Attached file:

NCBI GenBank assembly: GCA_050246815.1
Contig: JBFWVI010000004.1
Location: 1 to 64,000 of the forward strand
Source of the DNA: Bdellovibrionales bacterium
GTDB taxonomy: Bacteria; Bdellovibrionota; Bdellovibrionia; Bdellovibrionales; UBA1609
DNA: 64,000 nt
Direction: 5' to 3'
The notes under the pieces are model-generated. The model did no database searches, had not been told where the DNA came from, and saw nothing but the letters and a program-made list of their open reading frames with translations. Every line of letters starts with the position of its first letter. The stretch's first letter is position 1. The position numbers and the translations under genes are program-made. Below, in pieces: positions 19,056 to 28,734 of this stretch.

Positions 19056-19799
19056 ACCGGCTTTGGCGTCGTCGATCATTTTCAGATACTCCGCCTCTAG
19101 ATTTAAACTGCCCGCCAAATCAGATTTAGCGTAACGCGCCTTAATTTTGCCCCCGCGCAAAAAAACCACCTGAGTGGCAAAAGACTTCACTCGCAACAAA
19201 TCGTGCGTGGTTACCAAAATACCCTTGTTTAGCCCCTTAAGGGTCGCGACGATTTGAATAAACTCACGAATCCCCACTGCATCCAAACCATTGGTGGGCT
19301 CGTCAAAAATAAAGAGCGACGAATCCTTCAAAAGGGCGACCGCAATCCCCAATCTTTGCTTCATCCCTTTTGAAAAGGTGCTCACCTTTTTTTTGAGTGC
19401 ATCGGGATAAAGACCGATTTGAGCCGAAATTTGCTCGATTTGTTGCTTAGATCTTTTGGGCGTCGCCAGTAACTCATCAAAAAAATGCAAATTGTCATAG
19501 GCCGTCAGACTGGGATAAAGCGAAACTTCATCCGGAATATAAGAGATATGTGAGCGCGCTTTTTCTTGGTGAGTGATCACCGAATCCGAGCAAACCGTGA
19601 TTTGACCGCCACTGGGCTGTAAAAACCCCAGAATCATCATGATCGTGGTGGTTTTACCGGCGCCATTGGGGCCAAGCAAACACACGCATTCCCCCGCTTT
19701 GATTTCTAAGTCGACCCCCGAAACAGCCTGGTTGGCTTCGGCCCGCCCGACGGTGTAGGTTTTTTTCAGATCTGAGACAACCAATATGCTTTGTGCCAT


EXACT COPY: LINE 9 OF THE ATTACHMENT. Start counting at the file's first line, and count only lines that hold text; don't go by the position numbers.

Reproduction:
Positions 19056-19799